White House To Offer Accessibility with Sign Language Interpreter

By: Danielle Chazen

On the heels of President Biden’s decision to reverse the former administration’s ban on transgender troops in the military, The White House is further committing to inclusivity and diversity initiatives by providing a sign language interpreter at every press briefing.

White House press secretary Jen Psaki announced this week that an American Sign Language interpreter will be present at all press briefings. With important information being addressed at these press briefings, now all audiences with disabilities will be able to comprehend the news and information as it is released in real-time.

“As a part of this administration’s accessibility and inclusion efforts, starting today, we will have an ASL — an American Sign Language interpreter — for our daily press briefings,” she said. “The president is committed to building an America that is more inclusive, more just and more accessible for every American, including Americans with disabilities and their families,” she added.

This decision is monumental as it marks the first time a sign language interpreter will assist with the White House’s daily press briefings. ASL was also incorporated as the Pledge of Allegiance was said at President Biden’s inauguration. This moment also marked the first time the pledge had been signed at a presidential inauguration.

The administration also ensured live closed captioning, streamtext captions, Certified Deaf Interpreters and audio descriptions were provided for the inauguration to assist hard of hearing, deaf, blind, low vision and other viewers with disabilities.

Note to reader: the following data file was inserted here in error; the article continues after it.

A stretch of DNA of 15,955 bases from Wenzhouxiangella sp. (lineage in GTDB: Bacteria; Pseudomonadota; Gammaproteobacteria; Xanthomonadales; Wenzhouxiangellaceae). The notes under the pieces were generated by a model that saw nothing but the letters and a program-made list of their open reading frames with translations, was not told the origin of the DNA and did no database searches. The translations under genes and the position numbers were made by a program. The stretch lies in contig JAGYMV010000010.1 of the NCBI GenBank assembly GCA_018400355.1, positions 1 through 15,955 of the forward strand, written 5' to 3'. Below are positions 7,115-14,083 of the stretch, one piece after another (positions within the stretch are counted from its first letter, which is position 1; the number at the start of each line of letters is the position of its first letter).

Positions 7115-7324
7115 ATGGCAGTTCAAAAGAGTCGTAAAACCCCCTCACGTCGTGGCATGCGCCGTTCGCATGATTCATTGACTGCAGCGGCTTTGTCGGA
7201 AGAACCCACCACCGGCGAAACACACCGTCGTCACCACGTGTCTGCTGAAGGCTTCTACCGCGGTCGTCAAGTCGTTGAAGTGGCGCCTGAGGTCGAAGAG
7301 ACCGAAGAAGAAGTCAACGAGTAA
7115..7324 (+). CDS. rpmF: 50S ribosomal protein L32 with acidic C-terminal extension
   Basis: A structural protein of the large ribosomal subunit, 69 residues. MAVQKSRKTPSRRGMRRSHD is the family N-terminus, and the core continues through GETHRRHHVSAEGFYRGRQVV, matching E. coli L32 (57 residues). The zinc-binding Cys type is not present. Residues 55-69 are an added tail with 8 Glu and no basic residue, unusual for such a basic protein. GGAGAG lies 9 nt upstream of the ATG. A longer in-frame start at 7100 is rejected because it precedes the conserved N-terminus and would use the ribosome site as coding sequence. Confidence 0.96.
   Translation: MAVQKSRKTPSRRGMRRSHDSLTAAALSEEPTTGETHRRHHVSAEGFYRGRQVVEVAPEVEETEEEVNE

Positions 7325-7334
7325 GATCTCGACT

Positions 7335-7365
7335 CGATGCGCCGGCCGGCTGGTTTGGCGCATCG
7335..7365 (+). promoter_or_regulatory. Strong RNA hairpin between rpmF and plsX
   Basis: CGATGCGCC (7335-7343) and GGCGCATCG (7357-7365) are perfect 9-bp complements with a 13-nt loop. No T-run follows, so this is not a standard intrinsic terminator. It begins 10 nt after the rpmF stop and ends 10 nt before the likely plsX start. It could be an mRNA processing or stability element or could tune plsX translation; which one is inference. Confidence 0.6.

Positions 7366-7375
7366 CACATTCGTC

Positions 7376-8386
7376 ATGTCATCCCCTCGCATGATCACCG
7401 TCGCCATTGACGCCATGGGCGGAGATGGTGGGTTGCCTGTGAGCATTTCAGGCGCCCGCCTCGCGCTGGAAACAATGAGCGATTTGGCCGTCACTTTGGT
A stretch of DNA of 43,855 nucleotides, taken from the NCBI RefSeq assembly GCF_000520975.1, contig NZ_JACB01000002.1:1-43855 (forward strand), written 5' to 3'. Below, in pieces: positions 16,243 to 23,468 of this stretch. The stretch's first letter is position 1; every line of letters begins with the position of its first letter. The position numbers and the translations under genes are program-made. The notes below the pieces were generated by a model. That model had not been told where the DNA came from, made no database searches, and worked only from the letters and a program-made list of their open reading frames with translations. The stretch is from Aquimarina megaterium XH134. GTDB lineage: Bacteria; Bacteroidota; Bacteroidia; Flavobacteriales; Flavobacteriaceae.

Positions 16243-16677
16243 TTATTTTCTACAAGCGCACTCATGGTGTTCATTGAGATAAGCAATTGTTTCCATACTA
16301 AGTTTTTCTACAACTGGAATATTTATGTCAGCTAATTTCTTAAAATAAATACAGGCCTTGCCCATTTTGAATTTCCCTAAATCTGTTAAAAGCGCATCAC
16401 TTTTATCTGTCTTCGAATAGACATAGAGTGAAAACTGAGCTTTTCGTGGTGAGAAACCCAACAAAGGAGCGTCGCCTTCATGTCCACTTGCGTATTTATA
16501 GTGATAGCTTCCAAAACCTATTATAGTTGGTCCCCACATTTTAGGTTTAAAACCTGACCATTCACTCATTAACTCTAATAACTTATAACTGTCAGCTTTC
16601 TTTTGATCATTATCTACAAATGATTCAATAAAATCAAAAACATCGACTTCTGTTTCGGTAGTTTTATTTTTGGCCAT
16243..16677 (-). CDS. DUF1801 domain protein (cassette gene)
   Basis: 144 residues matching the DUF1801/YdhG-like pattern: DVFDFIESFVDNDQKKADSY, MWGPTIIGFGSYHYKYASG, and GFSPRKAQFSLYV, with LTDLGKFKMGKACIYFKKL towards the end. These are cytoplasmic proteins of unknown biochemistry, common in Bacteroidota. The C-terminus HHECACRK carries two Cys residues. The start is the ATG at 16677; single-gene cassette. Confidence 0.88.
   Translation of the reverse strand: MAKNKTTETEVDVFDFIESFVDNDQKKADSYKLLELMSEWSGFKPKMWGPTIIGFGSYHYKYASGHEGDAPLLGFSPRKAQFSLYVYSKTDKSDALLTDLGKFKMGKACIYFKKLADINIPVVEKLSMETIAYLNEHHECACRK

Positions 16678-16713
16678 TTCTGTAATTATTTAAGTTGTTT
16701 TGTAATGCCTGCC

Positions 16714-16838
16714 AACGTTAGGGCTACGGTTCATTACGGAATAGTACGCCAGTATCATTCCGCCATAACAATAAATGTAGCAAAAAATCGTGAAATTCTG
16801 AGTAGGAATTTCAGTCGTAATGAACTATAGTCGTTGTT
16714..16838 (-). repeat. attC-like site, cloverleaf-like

The former administration provided ASL at COVID-19 briefings beginning in November following an order by a federal judge, but a daily briefing presence was non-existent.

More businesses and universities are committing to closed captioning and meeting WCAG 2.1 standards to assist all individuals who may benefit from them in workplaces, classrooms and while remote. There are also rulings in place by the ADA and FCC which require accommodations and accessibility measures to be provided.

Many viewers who do not depend on accessibility or assistive technologies, often find themselves choosing to use items like captioning to help with information retention, as a preference or when they’re not able to view videos with sound. Proactively offering viewers the option to select and utilize these tools not only helps to ensure equity for those who need them, but helps to enhance the viewing and listening experiences of all.

With many real-time, AI-based captioning and audio description tools available, all businesses, media production companies and school leaders can utilize these live services to reach greater audiences while also ensuring equity and access.